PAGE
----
Gerundino’s sister and neighbor, Saturnina Galindo, also heard Gedie’s shout for help. She grabbed a flashlight and rushed to find out what was happening. She saw Bihag jump out of her brother’s house holding a bloody knife followed by Hilot. She rushed to Gerundino’s house where she saw Gedie’s parents carrying his limp body.

Prosecution witness Dr. Arden C. Mangubat, Municipal Health Officer of Panaon, Misamis Occidental, conducted an autopsy that showed Gedie had sustained two wounds, one in the neck and another in the chest. The wounds were of the same size and possibly caused by the same knife.[6] According to Dr. Mangubat, the neck wound was most likely the fatal one, since it penetrated the trachea, the air passage to the lungs.[7]

During his trial appellant Bihag put up the defense of alibi. He said that on the night of the alleged murder he was at his residence in barangay Talic, Oroquieta City, with his common law wife, Melba.[8] He was receiving - tallying bets in “masiao,” a game of chance. The following day, they went to Sinacaban, Misamis Occidental where they operated another gambling game, “hantak.” He had been “hantak” operator for the past ten years. On cross-examination appellant said that when he learned he was a suspect in the killing of Gedie, he went to see Mayor Francisco Paylaga of Panaon, Misamis Occidental. The mayor said not to worry about the case.[9] As a result, he did not bother to verify from the police why he was a suspect. He did not secure affidavits from witnesses regarding his whereabouts at that time of the Gedie’s death. Appellant insists that the only reason he was charged in this case for murder is his close relationship with co-accused Hilot.

Defense witness Dioscoro Tañedo[10] corroborated appellant’s alibi. Tañedo narrated that while appellant’s wife was busy attending to bettors and waiting for the tally sheets, he and appellant had a drinking spree, which lasted from 7:00 to 10:30 p.m. He said appellant never left the building where they were staying in separate apartments.[11] Witnesses Josephine Tañedo, Disocoro’s wife, corroborated his story concerning appellant’s whereabouts.[12] Appellant’s spouse, Melba took the stand to confirm Mrs. Tañedo’s story.[13]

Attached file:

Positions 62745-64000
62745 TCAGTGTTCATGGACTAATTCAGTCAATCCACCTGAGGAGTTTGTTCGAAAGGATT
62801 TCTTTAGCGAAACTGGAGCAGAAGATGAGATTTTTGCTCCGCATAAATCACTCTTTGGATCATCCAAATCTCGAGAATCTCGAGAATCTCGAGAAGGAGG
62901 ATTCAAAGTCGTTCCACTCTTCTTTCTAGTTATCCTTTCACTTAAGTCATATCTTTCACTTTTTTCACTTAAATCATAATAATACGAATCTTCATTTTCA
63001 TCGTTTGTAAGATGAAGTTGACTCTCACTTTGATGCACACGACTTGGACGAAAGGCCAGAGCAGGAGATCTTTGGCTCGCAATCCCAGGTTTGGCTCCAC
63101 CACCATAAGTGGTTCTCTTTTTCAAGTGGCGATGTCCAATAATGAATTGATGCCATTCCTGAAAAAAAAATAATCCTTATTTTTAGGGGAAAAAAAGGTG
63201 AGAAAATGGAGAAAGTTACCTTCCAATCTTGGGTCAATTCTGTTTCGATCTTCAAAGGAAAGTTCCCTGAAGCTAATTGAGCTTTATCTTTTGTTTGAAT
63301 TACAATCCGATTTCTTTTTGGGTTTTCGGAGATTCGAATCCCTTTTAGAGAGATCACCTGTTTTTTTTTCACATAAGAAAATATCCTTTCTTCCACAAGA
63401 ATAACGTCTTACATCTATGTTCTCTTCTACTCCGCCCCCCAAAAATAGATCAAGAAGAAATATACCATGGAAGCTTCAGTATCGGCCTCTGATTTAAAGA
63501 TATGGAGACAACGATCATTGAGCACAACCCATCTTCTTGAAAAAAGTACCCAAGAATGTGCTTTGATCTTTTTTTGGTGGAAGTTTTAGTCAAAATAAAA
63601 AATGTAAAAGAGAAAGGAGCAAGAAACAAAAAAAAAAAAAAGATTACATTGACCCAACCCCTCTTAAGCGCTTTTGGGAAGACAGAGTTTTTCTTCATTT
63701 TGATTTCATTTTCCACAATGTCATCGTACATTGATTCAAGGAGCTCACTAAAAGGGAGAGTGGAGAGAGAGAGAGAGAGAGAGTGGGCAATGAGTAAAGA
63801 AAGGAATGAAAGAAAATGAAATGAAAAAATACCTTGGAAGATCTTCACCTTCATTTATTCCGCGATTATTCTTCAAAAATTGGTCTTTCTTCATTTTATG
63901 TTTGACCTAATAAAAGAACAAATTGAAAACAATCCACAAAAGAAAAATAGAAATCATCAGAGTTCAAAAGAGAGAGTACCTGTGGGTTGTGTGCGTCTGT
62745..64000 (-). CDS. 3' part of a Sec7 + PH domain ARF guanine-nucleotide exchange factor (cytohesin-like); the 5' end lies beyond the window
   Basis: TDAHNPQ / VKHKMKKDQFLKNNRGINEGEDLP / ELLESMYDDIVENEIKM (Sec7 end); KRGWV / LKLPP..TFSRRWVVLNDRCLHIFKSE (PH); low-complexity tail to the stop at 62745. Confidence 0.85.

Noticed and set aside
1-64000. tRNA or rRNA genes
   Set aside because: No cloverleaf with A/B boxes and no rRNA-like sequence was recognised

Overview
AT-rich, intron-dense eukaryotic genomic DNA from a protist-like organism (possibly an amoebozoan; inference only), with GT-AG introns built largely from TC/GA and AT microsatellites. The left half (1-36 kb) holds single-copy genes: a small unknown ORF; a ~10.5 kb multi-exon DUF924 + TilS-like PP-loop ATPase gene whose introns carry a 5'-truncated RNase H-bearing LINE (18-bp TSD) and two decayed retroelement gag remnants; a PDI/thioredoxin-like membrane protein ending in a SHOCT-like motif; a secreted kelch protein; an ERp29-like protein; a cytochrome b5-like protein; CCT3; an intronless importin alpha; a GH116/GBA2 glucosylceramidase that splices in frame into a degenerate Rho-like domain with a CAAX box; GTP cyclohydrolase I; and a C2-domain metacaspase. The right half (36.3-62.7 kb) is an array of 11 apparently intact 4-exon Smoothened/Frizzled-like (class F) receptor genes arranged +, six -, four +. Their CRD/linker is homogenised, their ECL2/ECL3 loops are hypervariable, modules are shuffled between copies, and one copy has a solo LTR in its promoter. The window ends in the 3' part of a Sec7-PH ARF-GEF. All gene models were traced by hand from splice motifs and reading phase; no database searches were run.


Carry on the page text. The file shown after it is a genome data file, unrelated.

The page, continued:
The prosecution presented Diosdado Luminot as rebuttal witness. He said he was on his way home that fateful evening at approximately midnight when he met appellant and Hilot walking away from the Gerundino house. Both were holding bloody knives. He greeted them but got no response. Upon reaching Gerundino’s place, he noticed several persons there. He was told that there was a robbery in Gerundino’s house.[14]

The trial court convicted appellant, disposing as follows:

“WHEREFORE, finding him guilty beyond reasonable doubt of the crime of murder committed with one aggravating circumstance present without a mitigating circumstance to offset it, the Court hereby sentences accused Patrocinio Bihag, Jr., to suffer the penalty of death, to indemnify the heirs of the late Gedie Galindo the amount of P50,000.00 as death indemnity, P15,000.00 for burial expenses and compensatory damages, P10,000.00 for attorney’s fees and P2,000.00 for litigation expenses and to pay the costs.